With the Lost Legion in New Zealand
Chapter II — The War on the East Coast—The Hau Haus
The War on the East Coast—The Hau Haus
Before I begin my yarn of the New Zealand wars it may be as well to tell you about the ferocious fanatics I assisted in exterminating, and you will find I always speak about them as Hau Haus. This is not the name of any tribe of Maoris, but was the designation given to all the natives who joined the extraordinary faith which I am now in this chapter attempting to explain, and to do so I must dip into New Zealand history.
Christianity was first introduced into New Zealand in 1814 by Marsden, who started the first Church of England Mission. The Wesleyan missionaries arrived in 1822 and the Roman Catholics in 1838; other denominations quickly followed. Up to the year 1830 very few converts had been made, but in 1838 more than one-fourth of the natives had been baptised, and the numbers increased rapidly. In 1838 the New Testament, published in the Maori language, was in the hands of the converts, and the complete Bible was finished in 1853. Very many of the natives had learned to read, and the Sacred Writings were read with avidity.
Now the Maoris were puzzled, like many others, by the different dogmas set forth by the various denominations, each claiming they were right and that the others were wrong, yet all asserting they page 15drew their inferences from the same Book. Among the tribes existed bitter rivalry, hatred and jealousy, so they gloried in belonging to different sects, and consequently added religious rancour to their tribal hatred. Missionaries, however, travelled through the country with impunity, not one receiving any harm until 1865. There was, however, a very great desire on the part of a vast number of the natives to find out which was the real and true faith, so that many of them joined one sect after another, as if to discover which fancy brand of religion suited his own constitution best, and being highly intellectual and keen reasoners they came to the conclusion that each sect was only formed from the interpretation by the devotees of the Book itself, and that therefore they (the Maoris) had a perfect right to interpret the Sacred Writings in any way they saw fit.
Just previous to the promulgation of the Pai Marire faith the Maoris had elected a king. Why, therefore, should they not have a new religion? Hence the growth of the Hau Haus. The Hau Haus first came into collision with the white men in April 1864. For although this extraordinary religion was known to exist previous to this date, the majority of the settlers and the authorities only looked upon it as a farce, and never for a moment thought that the natives, most of whom professed Christianity, could tolerate such an absurd, fantastic and fanatical creed of murderous tendencies as that denominated the Pai Marire or Hau Hau religion. The origin of this fanatical creed is obscure, as well it might be, for the author, Te Ua, had up to the date of his inspiration been page 16considered a harmless lunatic, and had been tolerated by his tribe as such. (The Maoris, like all other wild races, never interfere with and are always kind to the demented.)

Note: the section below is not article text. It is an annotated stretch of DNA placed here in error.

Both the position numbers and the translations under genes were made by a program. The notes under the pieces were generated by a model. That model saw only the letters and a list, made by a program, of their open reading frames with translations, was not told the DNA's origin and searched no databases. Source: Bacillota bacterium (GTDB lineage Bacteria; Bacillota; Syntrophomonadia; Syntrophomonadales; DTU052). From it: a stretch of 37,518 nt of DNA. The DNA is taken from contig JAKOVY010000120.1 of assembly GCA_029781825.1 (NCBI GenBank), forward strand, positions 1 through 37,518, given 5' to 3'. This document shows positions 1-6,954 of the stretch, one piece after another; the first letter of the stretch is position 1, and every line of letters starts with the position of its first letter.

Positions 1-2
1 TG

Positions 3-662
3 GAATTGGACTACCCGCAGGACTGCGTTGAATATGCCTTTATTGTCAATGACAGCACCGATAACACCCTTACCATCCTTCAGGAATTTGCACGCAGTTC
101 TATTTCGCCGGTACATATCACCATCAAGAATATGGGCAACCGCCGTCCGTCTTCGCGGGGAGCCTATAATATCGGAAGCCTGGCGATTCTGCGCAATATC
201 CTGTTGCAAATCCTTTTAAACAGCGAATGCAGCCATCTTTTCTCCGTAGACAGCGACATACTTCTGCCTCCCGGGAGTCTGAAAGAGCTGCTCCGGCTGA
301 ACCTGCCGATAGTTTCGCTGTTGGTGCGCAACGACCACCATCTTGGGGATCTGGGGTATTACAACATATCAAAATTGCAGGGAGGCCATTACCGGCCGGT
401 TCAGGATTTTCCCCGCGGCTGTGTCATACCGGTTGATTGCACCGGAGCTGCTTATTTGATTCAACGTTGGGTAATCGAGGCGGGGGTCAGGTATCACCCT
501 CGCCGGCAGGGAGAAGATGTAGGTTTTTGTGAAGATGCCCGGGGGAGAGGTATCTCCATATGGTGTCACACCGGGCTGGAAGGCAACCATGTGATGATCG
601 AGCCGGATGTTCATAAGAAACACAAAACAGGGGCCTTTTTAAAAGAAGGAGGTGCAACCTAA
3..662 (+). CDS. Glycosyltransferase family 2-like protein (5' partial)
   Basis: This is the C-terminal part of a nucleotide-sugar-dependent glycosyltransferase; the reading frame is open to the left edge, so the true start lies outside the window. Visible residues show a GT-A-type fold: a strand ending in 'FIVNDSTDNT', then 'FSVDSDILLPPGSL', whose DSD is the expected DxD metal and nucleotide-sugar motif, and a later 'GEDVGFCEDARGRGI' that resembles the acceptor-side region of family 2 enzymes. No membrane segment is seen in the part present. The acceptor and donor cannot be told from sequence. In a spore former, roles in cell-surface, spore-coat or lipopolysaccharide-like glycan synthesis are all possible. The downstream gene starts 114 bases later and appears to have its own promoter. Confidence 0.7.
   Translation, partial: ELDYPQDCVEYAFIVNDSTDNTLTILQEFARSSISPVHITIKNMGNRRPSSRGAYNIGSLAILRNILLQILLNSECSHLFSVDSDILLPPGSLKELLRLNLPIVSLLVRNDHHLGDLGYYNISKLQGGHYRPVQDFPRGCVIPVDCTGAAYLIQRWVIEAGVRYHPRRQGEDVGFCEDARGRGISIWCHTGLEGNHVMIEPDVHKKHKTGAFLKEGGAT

Previous to the teaching of Te Ua the majority of the tribes had for a short time combined together for mutual support against the white men, and had chosen a king (the head chief of the Waikato tribe). This coalition did not last long, as the intense jealousy between the various tribes caused many of them to abandon it, some of them remaining neutral, while others joined the Government and fought with the greatest gallantry on our side. This alliance was strengthened by the acts of the apostles of Te Ua, the disciples of whom spared neither white man nor Maori refusing to join them or their absurd faith.
Te Ua, although a man of weak intellect, was of a peaceful disposition, and more friendlily disposed towards the white settlers than he was toward the king, so much so that when the ship Lord Worsley was wrecked on the Taranaki coast he attempted to persuade his tribe not to plunder the ship nor passengers. In this he was unsuccessful, as the sight of so much loot was too tempting to the nature of the Maoris. He was much upset by his failure, and solaced himself by long-continued prayers to his atua (god or spirit), Pai Marire.
Just about this time he assaulted a woman, whose husband seized him, and, after tying him up, left him in a whare (hut) to meditate and repent. Had Te Ua been in his right mind the man would have killed him. It was during this punishment that his atua stood by him and rendered him the assistance page 17that made him famous and all-powerful among the superstitious tribes. His yarn was this, and, absurd as it may seem to us white men, yet it was swallowed and implicitly believed by the majority of the natives, most of whom were so-called Christians. Te Ua asserted that the archangel Michael, the angel Gabriel, and a host of minor spirits landed from the wrecked ship, Lord Worsley, and came to him. Gabriel, who took the lead in everything, ordered him to break his bonds, which he did easily, whereupon the woman's husband, finding him loose, tied him up again, this time using a chain. Again at the angel's command Te Ua burst the chain in fragments, and afterwards was considered by the superstitious natives to be a man under the direct protection of God. After this Gabriel visited Te Ua frequently, and between them they concocted a wonderful religion. The angel instructed Te Ua to plant a pole a certain height in the ground, to be called Niu, around which all true believers were to worship, and those found worthy were to be granted the gift of tongues and also to be rendered invulnerable to the bullets of the white man.